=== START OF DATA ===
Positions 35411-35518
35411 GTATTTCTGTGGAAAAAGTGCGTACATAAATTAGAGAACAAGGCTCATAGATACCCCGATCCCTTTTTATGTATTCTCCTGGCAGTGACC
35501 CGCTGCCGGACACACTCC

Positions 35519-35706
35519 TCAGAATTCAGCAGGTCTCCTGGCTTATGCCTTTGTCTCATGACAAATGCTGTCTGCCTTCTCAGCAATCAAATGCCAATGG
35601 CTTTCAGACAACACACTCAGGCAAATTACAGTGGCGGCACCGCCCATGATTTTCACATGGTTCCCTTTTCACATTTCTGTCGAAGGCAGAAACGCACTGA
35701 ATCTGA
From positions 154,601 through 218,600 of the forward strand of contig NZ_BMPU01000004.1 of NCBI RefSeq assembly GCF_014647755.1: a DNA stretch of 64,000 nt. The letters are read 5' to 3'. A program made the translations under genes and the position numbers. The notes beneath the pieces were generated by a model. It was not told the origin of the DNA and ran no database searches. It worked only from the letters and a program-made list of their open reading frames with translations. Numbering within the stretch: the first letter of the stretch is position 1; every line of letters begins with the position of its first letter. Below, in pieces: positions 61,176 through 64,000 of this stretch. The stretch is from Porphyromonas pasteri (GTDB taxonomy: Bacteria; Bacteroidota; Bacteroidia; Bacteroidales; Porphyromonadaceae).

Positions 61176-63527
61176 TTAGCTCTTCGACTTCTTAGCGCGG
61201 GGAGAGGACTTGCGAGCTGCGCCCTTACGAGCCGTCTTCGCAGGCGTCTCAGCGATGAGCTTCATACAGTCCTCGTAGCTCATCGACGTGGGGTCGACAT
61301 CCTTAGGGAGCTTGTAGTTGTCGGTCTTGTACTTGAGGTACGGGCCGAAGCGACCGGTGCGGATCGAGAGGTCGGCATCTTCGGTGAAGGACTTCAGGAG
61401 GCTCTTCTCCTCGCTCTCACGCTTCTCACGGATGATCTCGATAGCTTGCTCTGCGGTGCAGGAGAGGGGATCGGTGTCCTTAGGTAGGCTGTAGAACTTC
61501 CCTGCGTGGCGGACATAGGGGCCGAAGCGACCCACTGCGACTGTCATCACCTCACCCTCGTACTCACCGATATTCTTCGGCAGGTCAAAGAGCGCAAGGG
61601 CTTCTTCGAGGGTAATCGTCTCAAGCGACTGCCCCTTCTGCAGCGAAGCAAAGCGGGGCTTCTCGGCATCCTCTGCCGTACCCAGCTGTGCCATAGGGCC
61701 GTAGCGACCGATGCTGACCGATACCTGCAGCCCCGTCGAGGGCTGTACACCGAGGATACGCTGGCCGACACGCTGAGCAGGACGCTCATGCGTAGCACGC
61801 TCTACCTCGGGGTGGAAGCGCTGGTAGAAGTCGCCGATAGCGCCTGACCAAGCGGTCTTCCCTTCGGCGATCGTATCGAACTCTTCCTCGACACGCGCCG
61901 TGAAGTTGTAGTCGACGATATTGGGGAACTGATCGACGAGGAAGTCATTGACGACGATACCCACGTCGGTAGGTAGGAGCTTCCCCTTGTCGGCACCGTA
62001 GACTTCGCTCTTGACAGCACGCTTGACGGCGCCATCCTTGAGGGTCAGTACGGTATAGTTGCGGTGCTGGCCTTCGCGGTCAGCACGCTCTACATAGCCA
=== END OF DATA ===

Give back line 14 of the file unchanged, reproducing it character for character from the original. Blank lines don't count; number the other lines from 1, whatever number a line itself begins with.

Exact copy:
61501 CCTGCGTGGCGGACATAGGGGCCGAAGCGACCCACTGCGACTGTCATCACCTCACCCTCGTACTCACCGATATTCTTCGGCAGGTCAAAGAGCGCAAGGG